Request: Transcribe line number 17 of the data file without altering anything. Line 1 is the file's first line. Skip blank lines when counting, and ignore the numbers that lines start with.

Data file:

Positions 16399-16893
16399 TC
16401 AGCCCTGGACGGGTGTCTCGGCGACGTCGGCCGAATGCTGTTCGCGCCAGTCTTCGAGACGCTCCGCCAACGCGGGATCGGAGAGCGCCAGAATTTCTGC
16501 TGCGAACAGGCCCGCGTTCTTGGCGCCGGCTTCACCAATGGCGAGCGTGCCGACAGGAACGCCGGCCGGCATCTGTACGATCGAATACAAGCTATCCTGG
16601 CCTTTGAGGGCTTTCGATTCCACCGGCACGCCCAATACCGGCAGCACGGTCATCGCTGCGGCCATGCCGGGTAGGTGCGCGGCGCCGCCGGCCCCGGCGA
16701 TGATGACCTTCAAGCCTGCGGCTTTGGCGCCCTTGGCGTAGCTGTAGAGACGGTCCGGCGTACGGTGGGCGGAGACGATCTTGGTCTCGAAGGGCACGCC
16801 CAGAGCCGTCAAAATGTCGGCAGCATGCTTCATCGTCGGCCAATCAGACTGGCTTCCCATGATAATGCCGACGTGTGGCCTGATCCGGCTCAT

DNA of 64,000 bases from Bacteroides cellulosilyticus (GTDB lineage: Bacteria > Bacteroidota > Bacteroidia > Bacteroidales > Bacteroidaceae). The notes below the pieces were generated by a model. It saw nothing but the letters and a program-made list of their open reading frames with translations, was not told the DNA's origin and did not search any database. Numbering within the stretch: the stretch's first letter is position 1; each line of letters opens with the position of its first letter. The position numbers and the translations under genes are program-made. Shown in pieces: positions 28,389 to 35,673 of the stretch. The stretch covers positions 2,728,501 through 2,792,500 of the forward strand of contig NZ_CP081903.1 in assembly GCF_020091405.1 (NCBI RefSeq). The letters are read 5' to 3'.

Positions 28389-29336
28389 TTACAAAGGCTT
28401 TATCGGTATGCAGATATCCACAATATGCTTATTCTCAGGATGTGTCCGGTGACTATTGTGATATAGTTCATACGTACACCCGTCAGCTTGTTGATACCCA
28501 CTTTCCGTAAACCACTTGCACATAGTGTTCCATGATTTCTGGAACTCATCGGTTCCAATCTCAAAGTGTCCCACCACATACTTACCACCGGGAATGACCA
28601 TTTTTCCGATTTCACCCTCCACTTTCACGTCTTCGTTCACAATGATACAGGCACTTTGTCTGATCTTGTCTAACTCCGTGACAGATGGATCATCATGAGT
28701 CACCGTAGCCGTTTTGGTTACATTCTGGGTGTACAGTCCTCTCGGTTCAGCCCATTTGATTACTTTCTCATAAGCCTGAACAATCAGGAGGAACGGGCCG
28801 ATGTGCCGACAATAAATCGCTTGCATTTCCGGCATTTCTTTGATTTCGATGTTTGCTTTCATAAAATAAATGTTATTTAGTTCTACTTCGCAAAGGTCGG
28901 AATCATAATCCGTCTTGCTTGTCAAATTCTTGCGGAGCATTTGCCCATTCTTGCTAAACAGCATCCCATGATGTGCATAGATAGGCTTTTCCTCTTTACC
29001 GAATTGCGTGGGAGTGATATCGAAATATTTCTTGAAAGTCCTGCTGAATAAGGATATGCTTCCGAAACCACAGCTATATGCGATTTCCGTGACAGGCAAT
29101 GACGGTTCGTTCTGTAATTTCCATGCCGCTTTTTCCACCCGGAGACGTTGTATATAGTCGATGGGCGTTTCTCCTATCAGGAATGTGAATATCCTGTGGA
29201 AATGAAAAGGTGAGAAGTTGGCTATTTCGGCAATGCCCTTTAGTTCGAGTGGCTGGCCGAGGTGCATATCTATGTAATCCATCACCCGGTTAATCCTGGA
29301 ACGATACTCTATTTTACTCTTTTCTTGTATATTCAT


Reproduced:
29001 GAATTGCGTGGGAGTGATATCGAAATATTTCTTGAAAGTCCTGCTGAATAAGGATATGCTTCCGAAACCACAGCTATATGCGATTTCCGTGACAGGCAAT